This experiment uses hot water and cold water
to discover which makes ice form faster. Have your child create their
hypothesis either that cold water will form ice faster, or that hot water
will form ice faster.
For this experiment, you will need the
2 Styrofoam cups or paper cups of the same size
To do the experiment you will need to label
one cup for cold water and one cup for hot water. Then fill the appropriate
cups, one with hot water and the other cup with cold water. Be sure that
each cup contains the same amount of water. Be sure to put a small
amount to water in the cups, or they will take too long to freeze.
You will then need to put both cups into the freezer at the same time. Go
back every 10-15 minutes to check the cups recording which one freezes
faster. You will leave the cups in the freezer until the following day,
when you will take them out and see if there are any differences in the ice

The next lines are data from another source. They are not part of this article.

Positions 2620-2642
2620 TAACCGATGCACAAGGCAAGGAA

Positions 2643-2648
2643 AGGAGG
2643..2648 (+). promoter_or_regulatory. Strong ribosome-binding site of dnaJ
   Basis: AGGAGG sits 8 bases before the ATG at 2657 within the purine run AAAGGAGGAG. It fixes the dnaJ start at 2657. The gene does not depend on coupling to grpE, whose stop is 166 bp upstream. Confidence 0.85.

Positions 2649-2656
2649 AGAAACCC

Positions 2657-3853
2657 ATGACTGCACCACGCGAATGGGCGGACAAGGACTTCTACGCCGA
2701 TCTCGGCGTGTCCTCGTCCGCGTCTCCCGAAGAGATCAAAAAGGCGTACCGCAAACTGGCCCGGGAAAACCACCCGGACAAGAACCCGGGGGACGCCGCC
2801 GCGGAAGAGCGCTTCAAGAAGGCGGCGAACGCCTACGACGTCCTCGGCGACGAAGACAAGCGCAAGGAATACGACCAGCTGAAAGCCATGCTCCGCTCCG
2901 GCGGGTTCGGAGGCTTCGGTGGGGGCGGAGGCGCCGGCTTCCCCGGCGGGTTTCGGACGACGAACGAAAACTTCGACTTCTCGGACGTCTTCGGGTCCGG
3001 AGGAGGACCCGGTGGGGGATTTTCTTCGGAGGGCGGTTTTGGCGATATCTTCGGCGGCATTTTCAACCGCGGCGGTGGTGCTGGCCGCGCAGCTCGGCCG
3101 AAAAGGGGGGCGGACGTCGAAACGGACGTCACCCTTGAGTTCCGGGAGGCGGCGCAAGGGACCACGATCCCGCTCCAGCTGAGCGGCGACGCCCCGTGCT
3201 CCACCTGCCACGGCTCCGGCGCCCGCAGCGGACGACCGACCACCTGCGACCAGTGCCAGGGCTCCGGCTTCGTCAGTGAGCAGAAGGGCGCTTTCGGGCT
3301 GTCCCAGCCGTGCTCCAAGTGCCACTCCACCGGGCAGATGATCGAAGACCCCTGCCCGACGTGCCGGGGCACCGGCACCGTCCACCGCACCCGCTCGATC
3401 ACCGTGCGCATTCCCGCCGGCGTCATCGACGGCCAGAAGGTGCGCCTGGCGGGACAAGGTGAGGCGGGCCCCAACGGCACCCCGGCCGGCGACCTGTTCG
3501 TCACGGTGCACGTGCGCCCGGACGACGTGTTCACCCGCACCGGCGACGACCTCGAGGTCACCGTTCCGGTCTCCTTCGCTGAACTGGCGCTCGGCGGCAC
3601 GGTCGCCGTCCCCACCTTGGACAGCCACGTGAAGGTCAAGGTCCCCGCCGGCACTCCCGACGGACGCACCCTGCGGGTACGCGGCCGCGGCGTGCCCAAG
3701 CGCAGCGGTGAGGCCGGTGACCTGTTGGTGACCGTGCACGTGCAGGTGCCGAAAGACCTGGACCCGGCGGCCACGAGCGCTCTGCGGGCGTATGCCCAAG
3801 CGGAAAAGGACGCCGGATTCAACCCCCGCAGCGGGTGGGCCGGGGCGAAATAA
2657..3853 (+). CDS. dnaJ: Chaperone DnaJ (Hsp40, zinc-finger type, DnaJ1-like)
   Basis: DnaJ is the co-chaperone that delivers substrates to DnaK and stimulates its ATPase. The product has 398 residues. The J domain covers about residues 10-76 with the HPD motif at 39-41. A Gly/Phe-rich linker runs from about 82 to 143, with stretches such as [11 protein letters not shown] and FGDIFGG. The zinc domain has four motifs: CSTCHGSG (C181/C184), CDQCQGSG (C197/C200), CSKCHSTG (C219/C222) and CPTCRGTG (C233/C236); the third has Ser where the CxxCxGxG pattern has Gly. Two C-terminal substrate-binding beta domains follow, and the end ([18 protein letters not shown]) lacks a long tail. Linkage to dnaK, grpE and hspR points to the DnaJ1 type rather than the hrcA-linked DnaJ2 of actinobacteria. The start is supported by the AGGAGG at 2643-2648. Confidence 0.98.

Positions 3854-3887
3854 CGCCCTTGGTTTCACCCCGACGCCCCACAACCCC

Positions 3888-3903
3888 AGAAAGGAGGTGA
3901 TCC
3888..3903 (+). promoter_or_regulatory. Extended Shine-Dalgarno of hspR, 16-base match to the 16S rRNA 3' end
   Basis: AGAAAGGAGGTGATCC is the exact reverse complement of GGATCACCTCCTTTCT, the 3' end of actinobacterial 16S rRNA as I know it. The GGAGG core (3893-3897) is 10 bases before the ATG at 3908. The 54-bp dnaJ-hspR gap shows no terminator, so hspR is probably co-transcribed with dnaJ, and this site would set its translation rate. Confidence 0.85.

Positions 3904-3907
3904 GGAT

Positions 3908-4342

Analyze the following:
If the ice cubes are the same size.
The differences in the ice cubes.
Which ice cube froze first?
After doing this project, you should
discover the following results:
Hot water will often freeze faster than
cold water. This is surprising to most people, even scientists. This
phenomenon is often called the
Mpemba effect. This however occurs only under certain conditions. And
includes a number of factors such as evaporation, convection, conduction and
One of the main factors is water freezing
is temperature. Water that is 90 degrees Fahrenheit is thought to have to
drop more in degrees in order to freeze than water that starts out at 70
degrees Fahrenheit. The water must drop in temperature until it reaches the
freezing point. Then it will stay at 32 degrees Fahrenheit or 0
degrees Celsius until the water solidifies. After the water turns to
ice, its temperature can become lower if the air temperature is lower.
Another factor is that of conduction.
Conduction is the process of cooling through the material that the water is
held in, for example, water held in a Styrofoam cup will be conducted
differently than water in a metal pan.
Evaporation is another factor that
contributes to the length of time the freezing of the water takes.
In addition to these factors, the following
factors may also contribute:
- The temperature of the
- The amount of water in
- The size, shape and
material of the container
- Any type of air motion
over the water